By: Jesil Cajes, Solicitor, McWilliam Tyree Lawyers, Wellington
In November 2021, the End of Life Choice Act 2019 (“the Act”) was enacted, meaning for the first time in New Zealand there is a lawful process by which persons may request and receive medical assistance to end their life.
This article outlines the eligibility criteria, process, and safeguards provided for by the Act.
What is assisted dying?
Assisted dying is the term for euthanasia in New Zealand. Assisted dying involves a doctor or nurse practitioner giving a person a lethal dose of medication to relieve their suffering by bringing on death, or the taking of medication by a person to relieve their suffering by bringing on death. In the Act, “medication” means a lethal dose of the drugs used for assisted dying.
Anyone may request assisted dying, but a person may receive it only if an attending doctor and an independent doctor have first confirmed that the person meets ALL of these criteria:
- be aged 18 years or over; and
- be a citizen or permanent resident of New Zealand. Citizens and permanent residents who are overseas can return to New Zealand to access the service; and
- suffer from a terminal illness that is likely to end their life within 6 months; and
- be in an advanced state of irreversible decline in physical capability; and
- experience unbearable suffering that cannot be relieved in a manner that they consider tolerable; and
- be competent to make an informed decision about assisted dying.
Crucially, an informed decision means that a person can understand and remember information about assisted dying, weigh it up and communicate this decision in some way. It must be the person’s choice to access assisted dying and without coercion.
The process of assisted dying
- The request for assisted dying: The process begins with an initial request from the person to their doctor. A doctor is not allowed to initiate a discussion or suggest to a person that they consider assisted dying.
- Establishing eligibility: Two doctors must agree that the person meets all the criteria for assisted dying and is competent to make the request. If either doctor is unsure of the person’s competence, a third opinion from a psychiatrist is required. If a person is ineligible or not competent, the process ends. The person may not access assisted dying.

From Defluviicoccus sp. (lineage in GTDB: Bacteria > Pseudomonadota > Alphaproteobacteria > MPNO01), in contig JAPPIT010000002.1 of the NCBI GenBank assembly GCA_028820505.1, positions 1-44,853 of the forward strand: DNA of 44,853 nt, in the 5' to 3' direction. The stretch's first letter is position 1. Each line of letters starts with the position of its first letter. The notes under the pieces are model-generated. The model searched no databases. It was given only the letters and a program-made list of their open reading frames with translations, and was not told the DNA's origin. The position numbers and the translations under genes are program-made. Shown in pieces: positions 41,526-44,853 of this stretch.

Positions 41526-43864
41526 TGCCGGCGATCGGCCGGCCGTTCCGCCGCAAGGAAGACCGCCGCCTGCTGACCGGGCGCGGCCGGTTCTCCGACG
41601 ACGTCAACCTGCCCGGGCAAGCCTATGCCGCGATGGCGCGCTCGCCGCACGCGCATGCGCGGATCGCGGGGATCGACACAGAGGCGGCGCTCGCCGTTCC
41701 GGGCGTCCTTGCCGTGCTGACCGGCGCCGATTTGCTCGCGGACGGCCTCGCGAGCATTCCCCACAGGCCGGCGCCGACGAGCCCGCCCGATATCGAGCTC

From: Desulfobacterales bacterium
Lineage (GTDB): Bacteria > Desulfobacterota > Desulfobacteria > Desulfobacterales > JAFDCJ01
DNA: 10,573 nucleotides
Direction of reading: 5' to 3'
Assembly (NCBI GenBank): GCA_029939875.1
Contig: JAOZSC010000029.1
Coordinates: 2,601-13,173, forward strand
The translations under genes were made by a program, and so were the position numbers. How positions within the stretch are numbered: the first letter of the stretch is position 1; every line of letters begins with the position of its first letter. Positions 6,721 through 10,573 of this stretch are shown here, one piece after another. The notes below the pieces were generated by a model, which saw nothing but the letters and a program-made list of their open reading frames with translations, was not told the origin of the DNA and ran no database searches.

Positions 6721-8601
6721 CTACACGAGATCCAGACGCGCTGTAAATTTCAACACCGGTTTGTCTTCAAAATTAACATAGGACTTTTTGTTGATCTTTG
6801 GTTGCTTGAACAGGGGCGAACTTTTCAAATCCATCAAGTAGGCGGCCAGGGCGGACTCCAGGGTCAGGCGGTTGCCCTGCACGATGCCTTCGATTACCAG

- Choosing the method and time of assisted dying: If the person is eligible and competent, they select one of the methods below for receiving the medication, and when they want to receive it:
- ingestion, initiated by the person;
- intravenous delivery, initiated by the person;
- ingestion through a tube, initiated by the doctor or nurse practitioner; or
- injection, administered by the doctor or nurse practitioner.
- Administering the medication: At the chosen time of administration, their doctor or nurse practitioner must ask the person if they choose to receive the medication. If the person chooses to receive it, the medical practitioner administers it. They must be available to the person until they die. If the person does not want to receive the medication, it must be taken away.
The Act contains several provisions that seek to ensure safety mechanisms.
A person requesting assisted dying:
- Cannot access assisted dying solely because they have a mental disorder or mental illness, have a disability or are of advanced age.
- Cannot use an advance directive and enduring power of attorney to request assisted dying.
- Can change their mind at any time.
- If a medical practitioner suspects a person is being pressured about their decision, they must stop the process.
- Health practitioners can opt out of assisting a person if they have a conscientious objection. However, they must inform the person of their right to ask the Support and Consultation for End of Life in New Zealand (SCENZ) group for the details of a replacement medical practitioner.
- The Act does not require health institutions, like Hospice, to provide assisted dying services.
While the Act has a very narrow criteria, it is now legal for terminally ill, mentally competent adults in New Zealand, who have six months or less left to live, to request medication to end their life in certain circumstances.